Im a Clownfish! Hear Me Roar!!!!

By Paul Whitby 10 years ago1 Comment

So, during my daliances in the scientific literature I came across a title of a new paper that I just had to read. This manuscript, published in BMC Evolutionary Biology, entitled, Interspecific variation of calls in clownfish: degree of similarity in closely related species” opened my eyes to something that I am sure not very many hobbyists have thought of, that being fish actually calling to each other. I guess that they, like me, presume fish do not vocalize. Well, I was most assuredly wrong. The research published by Colleye et al. sheds light on this fascinating phenomenon.

In the manuscript it is detailed that clownfish are in fact quite prolific callers and do so aggressively to defend their territory and keep other clowns away. Using sonography and recording the morphological features of members of 14 different clown species, the reserachers showed that the characteristics of calling such as the frequency of the sound pulse, the pulse duration and the timing of the pulses closely correlate to fish size. In fact the correlation is so strong that it is actually possible to estimate the size of the fish making the call from the sound it is creating. Between the three acoustic criteria studied, only the pulse period differed to any extent between clown species. Thus, based on these facts, it would appear that calls are generated by clowns to keep other smaller clowns away from their territory, since only size, not species, can be inferred from the sound.

In an interesting twist, separate species of clown that frequently cohabit within a single anemone (as in the case of Amphipirion sandaracinos and A. chrysopterus or A. periderion and A. clarkii) have sufficient pulse period differences that each species is able to distinguish between calls, and thus determine the species of the caller as well as estimating the size. This greatly reduces apparent aggression within the territory between the two species since the calls of a larger clown of the opposite species can effectively ignored. The same cannot be said for other sympatric (living in close proximity) species which cannot distinguish between calls. From this, it can be conferred that the sound producing mechanism is highly conserved and its use to defend territory, and mates, has helped define individual species by preventing diversification through interbreeding.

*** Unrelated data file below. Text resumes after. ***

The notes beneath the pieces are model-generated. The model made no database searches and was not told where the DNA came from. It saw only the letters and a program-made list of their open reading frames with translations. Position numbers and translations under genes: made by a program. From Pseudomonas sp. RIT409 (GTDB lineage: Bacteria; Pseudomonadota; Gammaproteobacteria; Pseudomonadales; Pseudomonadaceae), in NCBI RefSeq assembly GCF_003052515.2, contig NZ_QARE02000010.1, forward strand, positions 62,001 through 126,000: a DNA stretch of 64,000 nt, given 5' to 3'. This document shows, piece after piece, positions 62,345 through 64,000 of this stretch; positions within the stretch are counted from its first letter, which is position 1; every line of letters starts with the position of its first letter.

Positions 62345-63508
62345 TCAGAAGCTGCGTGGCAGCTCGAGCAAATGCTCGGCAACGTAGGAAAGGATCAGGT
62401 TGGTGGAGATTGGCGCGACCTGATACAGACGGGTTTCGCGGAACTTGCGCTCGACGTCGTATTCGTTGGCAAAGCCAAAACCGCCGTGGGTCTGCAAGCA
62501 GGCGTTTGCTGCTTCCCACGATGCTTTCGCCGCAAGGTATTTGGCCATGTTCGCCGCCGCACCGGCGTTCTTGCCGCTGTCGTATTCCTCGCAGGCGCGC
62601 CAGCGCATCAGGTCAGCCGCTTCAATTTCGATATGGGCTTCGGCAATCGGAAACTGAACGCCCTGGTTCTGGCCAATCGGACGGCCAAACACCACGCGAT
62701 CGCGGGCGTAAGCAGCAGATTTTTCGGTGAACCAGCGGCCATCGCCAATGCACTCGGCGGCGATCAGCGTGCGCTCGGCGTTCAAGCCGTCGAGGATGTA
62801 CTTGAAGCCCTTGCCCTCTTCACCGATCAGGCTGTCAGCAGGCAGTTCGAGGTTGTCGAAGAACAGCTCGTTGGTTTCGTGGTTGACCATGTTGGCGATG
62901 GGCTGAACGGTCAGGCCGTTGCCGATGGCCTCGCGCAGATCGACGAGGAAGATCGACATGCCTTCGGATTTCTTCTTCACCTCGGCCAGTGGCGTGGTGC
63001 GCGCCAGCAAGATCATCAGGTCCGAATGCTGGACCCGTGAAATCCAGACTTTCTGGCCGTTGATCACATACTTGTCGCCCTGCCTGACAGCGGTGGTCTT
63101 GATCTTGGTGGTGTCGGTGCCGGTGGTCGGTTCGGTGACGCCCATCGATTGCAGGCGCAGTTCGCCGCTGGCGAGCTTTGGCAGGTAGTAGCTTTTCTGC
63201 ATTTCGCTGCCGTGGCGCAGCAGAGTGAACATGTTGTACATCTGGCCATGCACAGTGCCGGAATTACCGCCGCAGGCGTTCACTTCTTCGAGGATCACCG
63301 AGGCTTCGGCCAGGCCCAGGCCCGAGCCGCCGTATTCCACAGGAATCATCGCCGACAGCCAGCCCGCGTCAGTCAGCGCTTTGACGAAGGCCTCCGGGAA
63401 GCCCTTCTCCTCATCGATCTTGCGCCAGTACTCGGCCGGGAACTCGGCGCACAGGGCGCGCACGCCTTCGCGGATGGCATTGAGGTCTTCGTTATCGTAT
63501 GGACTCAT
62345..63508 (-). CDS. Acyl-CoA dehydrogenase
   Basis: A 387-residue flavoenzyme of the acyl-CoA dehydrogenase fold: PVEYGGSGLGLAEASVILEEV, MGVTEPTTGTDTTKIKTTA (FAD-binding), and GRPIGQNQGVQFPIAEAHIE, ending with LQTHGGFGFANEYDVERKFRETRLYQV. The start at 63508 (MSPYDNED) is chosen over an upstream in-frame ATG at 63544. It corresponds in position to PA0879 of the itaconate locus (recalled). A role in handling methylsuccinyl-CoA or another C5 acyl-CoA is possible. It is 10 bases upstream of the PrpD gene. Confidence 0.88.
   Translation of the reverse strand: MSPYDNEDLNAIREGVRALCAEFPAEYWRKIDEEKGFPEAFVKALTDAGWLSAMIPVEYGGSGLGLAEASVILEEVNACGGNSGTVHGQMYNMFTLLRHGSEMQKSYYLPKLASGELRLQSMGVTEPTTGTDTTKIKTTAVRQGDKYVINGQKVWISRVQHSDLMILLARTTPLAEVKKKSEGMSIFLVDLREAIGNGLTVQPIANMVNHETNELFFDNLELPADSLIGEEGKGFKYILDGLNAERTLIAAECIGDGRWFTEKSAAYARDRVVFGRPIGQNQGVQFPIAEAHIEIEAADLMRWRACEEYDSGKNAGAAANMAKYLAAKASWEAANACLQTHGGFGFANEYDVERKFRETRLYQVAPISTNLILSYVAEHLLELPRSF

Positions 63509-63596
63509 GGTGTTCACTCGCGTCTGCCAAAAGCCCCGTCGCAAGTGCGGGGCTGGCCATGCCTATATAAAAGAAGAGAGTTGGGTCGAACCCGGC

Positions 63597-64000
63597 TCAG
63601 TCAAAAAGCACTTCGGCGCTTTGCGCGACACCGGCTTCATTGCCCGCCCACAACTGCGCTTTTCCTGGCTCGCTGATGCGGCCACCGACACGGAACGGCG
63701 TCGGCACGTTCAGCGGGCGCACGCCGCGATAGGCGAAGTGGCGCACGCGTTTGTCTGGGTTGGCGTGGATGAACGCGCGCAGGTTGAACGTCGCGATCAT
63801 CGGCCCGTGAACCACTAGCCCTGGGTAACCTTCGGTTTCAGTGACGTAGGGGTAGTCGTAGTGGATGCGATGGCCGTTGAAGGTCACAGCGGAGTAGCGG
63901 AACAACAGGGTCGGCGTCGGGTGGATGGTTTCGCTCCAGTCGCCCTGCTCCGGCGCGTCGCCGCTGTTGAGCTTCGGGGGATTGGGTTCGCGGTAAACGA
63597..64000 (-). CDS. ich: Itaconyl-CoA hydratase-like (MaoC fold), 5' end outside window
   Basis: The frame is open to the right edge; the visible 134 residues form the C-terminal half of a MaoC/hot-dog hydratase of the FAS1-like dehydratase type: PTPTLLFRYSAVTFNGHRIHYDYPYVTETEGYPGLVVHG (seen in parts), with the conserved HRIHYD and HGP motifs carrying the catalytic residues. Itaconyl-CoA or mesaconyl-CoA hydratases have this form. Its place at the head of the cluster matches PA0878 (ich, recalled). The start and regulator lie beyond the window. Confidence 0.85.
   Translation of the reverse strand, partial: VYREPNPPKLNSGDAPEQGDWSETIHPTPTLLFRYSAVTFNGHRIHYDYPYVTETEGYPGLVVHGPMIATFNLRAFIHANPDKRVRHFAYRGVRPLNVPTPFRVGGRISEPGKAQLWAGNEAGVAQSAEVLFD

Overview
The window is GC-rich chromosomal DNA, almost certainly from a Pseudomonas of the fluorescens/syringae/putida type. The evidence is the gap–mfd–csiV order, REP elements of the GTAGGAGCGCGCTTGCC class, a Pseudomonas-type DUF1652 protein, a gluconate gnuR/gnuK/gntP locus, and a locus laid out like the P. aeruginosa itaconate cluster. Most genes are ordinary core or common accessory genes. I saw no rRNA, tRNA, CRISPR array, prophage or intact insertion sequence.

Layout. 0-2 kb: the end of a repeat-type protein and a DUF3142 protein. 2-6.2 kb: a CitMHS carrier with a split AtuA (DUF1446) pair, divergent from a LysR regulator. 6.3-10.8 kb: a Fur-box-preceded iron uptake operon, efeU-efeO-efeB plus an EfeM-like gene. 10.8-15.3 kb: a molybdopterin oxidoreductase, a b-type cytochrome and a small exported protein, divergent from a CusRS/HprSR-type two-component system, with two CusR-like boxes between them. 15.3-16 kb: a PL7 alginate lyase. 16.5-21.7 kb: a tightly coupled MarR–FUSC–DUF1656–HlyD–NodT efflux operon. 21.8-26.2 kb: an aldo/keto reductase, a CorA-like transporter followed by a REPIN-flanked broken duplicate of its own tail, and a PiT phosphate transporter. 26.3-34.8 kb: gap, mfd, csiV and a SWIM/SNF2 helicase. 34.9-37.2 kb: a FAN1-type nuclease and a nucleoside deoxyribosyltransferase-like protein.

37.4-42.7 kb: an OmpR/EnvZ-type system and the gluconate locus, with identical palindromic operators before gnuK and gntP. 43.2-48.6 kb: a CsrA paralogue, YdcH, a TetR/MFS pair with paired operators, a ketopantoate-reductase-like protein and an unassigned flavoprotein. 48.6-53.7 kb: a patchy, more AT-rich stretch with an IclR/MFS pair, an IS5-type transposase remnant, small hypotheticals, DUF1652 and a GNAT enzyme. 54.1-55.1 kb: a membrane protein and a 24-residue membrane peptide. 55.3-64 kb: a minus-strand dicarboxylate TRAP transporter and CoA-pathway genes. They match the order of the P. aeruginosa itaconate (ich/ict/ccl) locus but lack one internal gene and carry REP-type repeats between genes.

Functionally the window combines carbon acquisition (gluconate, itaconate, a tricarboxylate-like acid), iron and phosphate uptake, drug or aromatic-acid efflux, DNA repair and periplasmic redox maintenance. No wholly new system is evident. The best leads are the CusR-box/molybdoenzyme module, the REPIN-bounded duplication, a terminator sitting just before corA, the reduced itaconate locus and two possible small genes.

Finally- from a purely personal viewpoint, over my years of fish keeping I have had several very large A. clarkii. Once in a while I would notice these guys snapping their jaws, making a cracking sound. At the time I thought they were just being odd… apparently not. This is exactly the type of behavior this article examines. Who would have thought my clowns were actually shouting!

  Fish, Science

 Paul Whitby

  (19 articles)

Paul Whitby is originally from the UK, but now resides in Oklahoma USA. While in the UK, he received his Doctorate in the microbiology of fish diseases, specifically diseases of fish with high economic importance and has published several articles in this field as well as medical microbiology. Currently he is an Associate Professor at the University of Oklahoma where he specializes in the microbiology of pediatric infectious diseases. Paul is the current President of the Central Oklahoma Marine Aquarium Society (COMAS) and has had several articles published in Reefs Magazine, Reef Keeping magazine and and ReefBuilders. He has published several articles on COMAS, the development of a captive propagation program to conserve coral species, pests and parasites in marine aquaria as well as numerous reviews. In October 2007 his SPS dominated display tank was selected as Reef Keeping Magazine's Tank of the Month. Paul has presented several marine aquarium related seminars at local clubs and conferences including Oklahoma's CRASE, Reef Fest, ReefStock, NERAC, IMAC west and others. In association with his good friend Ed Brookshire, Paul owns He has been keeping saltwater aquariums for over 22 years and has owned a variety of tanks ranging from under 30 to in excess of 600 gallons. His current system, including filtration, is over 1,000 gallons.

One Comment


    Paul, great article and awsome information.

    This further throw a kink in the theory of white bonnet clowns and theilli.

    The loudest i have ever heard was my large akinydnos female 5inches, It would sound like a pistol shrimp.

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